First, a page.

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NEW YORK — The man federal prosecutors called their “key witness” in the Buffalo Billion public corruption case will not be joining his former boss in a prison cell.

Former LPCiminelli executive and Pendelton resident Kevin Schuler was sentenced to two years of supervised release and 200 hours of community service by U.S. District Court Judge Valerie Caproni. The sentence was handed down Friday afternoon in federal court in New York City.

In sentencing Schuler’s one-time boss – former LPCiminelli President and CEO Louis Ciminelli – to 28 months behind bars and a half million dollar fine, Caproni said few crimes are worse than public corruption. The judge said she wanted Ciminelli’s time in prison to send a message.

“I hope this sentence will be heard around the state,” the judge said.

For the man prosecutors said provided key testimony about a bid-rigging scheme tied to the Buffalo Billion economic redevelopment program, the judge also sent a message.

Caproni sentenced Schuler to time served – a brief period of incarceration when he was first arrested by FBI agents – two years of supervised release, 200 hours of community service and a $5,000 fine.

The judge told Schuler that at least one-third of his community service time should be spent “talking to college students, law students, or business groups about business ethics and the risks of failing to adhere to principle of integrity and honesty in government.” 

The one-time chairman of the Niagara USA chamber of commerce, Schuler pleaded guilty to wire fraud charges.

Schuler was one of three Ciminelli executives who faced multiple counts of wire fraud and bribery in a case involving the payment of $100,000 to a lobbyist who then helped rig the bidding process for the $750 million Solar City complex construction project, a part of the state’s Buffalo Billion economic stimulus initiative.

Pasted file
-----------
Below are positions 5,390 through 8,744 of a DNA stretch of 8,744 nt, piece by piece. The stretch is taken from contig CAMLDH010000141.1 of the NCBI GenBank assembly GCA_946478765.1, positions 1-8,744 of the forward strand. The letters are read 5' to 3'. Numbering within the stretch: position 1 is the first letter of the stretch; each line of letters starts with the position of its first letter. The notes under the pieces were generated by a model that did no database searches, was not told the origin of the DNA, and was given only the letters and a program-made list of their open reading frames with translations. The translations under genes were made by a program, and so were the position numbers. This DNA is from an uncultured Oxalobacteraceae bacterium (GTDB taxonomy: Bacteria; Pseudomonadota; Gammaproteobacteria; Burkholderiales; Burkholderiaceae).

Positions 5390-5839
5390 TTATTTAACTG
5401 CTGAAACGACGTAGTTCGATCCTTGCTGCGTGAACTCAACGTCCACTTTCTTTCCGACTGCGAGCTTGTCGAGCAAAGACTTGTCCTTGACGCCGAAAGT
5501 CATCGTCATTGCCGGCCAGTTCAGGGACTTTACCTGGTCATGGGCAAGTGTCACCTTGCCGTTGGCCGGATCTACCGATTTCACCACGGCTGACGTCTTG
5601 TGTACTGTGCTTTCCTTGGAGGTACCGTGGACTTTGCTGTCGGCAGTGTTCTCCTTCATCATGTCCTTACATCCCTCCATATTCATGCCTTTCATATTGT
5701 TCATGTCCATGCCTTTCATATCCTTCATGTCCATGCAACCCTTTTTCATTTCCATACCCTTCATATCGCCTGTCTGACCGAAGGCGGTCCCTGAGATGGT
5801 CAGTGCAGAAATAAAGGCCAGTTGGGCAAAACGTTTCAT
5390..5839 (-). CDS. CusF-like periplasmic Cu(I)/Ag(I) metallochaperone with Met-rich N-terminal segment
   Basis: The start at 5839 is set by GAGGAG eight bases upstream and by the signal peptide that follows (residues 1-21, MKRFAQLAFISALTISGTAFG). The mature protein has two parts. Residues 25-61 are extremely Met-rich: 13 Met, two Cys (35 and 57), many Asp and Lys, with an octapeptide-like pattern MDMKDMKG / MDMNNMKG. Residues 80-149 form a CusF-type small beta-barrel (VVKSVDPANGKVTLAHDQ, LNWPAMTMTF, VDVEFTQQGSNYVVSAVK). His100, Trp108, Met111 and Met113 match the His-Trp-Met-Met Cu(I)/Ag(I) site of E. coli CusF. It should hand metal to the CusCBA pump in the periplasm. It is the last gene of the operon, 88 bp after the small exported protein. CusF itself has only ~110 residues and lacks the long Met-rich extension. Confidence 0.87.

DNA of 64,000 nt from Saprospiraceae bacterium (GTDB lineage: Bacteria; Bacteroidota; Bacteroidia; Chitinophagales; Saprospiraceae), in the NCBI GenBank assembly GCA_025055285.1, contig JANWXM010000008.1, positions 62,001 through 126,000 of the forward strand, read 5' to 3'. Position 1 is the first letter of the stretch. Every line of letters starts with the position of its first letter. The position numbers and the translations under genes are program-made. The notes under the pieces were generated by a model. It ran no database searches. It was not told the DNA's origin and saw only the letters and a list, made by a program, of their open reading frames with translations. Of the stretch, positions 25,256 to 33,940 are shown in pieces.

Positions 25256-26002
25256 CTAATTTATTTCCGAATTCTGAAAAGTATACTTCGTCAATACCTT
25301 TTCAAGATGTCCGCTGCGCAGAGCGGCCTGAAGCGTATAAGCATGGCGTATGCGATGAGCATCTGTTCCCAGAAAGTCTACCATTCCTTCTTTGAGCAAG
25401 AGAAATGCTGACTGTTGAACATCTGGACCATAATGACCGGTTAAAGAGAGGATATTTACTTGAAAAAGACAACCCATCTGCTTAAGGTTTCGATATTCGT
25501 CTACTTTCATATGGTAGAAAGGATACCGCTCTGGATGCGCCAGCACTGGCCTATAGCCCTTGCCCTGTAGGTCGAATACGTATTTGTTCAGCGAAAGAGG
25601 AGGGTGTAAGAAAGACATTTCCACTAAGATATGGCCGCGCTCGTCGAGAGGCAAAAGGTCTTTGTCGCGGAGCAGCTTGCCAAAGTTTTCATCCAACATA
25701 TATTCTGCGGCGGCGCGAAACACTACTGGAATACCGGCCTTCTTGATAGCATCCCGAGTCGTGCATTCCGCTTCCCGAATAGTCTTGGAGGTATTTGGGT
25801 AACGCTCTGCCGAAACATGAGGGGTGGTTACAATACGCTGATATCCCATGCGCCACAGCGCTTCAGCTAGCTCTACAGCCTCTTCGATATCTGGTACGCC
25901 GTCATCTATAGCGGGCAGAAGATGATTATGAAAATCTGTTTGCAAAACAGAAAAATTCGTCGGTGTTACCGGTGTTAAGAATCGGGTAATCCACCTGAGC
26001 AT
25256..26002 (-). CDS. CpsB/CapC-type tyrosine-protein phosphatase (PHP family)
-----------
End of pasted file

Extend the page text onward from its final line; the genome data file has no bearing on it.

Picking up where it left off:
After pleading guilty to one count of wire fraud and one count of conspiracy to commit wire fraud, Schuler had faced up to 40 years in prison. However, as a result of his cooperation with prosecutors and his testimony against Ciminelli and other Buffalo Billion defendants, the U.S. Attorney for the Southern District of New York recommended that Caproni not hand down a lengthy prison term.

The indictment of Schuler and others followed a year-long investigation by agents in the FBI’s Buffalo Field Office, along with investigators from former U.S. Attorney Preet Bharara’s office in Manhattan.

The Ciminelli execs were accused of paying bribes to Todd Howe, who had been hired by Alain Kaloyeros, the president of SUNY Polytechnic Institute, to help administer the Buffalo Billion initiative and related programs. Oversight of the Buffalo Billion had been entrusted to Kaloyeros and others, like Howe, at SUNY Poly.

The federal indictment charged that Howe and Kaloyeros secretly rigged the bids on lucrative state-funded contracts to ensure that LPCiminelli and a Syracuse-based developer would win them.

The indictment also charged Joseph Percoco, the former executive deputy secretary to Gov. Andrew Cuomo, Kaloyeros, energy company executive Peter Galbraith Kelly Jr. and Syracuse developers Steven Aiello and Joseph Gerardi with multiple counts of extortion, honest services fraud, solicitation of bribes, payment of bribes, wire fraud and lying to the FBI in connection with actions taken on state projects other than the Buffalo Billion.

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